Thomas Jefferson Papers
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To Thomas Jefferson from Martha Jefferson Randolph, 31 March 1797

From Martha Jefferson Randolph

Varina March 31st. 1797

My Dearest Father

The first certain accounts we had of your arrival were conveyed by your letter to Mr. Randolph which would as you suposed have met on his way up had we not previously determined upon having the children innoculated. But every circumstance of season health &c. conspiring to make the present opportunity favorable Mr. Randolph thought no interest of his could excuse his letting it slip. I have often experienced that a mother’s heart was of all things in nature the least subject to reason but never more fully than at present. The idea of exposing my children to such a disorder with out being able to accompany them alltho I have the certainty of their finding in their Father as tender and an infinitely more skill full nurse than my self, makes me perfectly miserable. I never look at them but my eyes fill with tears to think how soon we shall part and perhaps for ever. The anxiety I feel on their account my Dear Father does not prevent my feeling most sensibly for the solitude and gloom of your present situation. I never take a view of your solitary fire side but my heart swells. However as nothing detains us now but the children I hope soon [to]1 be restored to your paternal embraces and dispel by the presence of your children the cloud which obscures the beauties of spring, no where so enchanting as at Monticello. My Sister joins me [in] the tenderest love.2 As the boys are waiting I am obliged to conclude with Dearest Father your most affectionate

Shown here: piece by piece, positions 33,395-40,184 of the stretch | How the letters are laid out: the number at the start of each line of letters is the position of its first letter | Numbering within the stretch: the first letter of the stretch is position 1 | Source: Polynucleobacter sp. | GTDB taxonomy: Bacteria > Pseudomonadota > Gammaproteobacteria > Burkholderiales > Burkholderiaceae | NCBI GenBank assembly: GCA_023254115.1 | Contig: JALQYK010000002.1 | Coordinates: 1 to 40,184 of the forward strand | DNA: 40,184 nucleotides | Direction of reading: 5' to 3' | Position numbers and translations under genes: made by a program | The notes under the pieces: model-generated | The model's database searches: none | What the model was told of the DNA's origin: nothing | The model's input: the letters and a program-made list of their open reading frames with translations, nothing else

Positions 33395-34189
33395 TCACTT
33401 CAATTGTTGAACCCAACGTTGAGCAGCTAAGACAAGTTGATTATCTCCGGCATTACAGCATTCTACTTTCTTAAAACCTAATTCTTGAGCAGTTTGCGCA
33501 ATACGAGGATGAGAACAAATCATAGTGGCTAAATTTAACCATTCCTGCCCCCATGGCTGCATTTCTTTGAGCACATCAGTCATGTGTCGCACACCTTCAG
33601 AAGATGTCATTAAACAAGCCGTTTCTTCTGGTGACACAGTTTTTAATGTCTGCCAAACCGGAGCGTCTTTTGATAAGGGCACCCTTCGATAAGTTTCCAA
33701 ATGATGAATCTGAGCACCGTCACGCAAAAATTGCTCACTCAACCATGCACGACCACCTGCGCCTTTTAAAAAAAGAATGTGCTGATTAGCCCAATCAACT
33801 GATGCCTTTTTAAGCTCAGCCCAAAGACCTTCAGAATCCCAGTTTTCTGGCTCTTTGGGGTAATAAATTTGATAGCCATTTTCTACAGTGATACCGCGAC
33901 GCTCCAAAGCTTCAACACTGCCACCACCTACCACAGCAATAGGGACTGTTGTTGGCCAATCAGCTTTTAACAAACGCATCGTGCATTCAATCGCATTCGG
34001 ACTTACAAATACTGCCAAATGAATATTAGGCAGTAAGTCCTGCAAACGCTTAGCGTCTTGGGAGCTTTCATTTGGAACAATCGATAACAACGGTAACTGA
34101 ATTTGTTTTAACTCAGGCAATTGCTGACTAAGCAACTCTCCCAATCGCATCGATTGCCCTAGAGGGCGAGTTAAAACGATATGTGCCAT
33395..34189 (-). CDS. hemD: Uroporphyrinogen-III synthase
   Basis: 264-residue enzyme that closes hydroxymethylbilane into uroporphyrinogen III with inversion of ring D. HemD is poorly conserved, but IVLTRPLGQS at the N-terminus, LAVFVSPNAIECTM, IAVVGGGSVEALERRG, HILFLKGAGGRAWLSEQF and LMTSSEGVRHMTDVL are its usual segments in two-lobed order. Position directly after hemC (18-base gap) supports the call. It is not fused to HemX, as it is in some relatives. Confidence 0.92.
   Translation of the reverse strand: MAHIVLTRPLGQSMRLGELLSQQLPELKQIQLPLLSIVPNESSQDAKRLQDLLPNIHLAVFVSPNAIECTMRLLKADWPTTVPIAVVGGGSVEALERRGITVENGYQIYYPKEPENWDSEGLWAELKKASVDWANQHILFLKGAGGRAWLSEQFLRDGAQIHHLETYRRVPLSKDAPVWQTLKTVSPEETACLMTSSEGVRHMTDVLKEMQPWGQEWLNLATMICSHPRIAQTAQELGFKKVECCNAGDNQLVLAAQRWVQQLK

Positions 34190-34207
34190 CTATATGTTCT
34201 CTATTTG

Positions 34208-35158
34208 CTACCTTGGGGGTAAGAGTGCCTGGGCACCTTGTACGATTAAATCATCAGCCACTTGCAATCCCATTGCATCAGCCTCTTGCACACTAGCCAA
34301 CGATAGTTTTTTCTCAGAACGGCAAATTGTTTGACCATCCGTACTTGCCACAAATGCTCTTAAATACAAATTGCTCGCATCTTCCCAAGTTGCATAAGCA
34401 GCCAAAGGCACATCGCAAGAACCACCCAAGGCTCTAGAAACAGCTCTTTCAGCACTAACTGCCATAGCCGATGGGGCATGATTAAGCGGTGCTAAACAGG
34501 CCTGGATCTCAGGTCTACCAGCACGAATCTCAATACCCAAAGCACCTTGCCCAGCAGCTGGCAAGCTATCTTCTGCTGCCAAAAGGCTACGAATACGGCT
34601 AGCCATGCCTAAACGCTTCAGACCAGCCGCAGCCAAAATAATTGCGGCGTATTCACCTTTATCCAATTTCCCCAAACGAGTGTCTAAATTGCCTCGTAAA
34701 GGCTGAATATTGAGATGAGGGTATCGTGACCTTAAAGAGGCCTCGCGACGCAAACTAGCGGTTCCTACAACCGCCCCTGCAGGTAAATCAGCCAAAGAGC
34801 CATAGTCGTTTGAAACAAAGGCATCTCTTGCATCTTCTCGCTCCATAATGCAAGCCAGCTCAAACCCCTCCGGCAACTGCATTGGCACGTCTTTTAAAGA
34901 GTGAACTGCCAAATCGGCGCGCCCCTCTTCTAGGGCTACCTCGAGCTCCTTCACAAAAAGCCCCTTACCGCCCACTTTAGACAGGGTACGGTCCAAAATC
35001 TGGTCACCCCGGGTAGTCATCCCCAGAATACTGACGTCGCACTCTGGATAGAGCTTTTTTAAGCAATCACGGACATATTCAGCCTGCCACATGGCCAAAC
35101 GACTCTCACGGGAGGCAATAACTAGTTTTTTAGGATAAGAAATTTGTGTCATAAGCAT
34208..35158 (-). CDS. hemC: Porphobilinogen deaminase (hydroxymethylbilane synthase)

M. Randolph

RC (MHi); endorsed by TJ as received 5 Apr. 1797 and so recorded in SJL.

Your letter: TJ to Thomas Mann Randolph, 23 Mch. [1797].

1Word supplied.

2Randolph first wrote “My Sister joins […] the tenderest love with me and” before altering the sentence to read as above but neglecting to cancel “with.”

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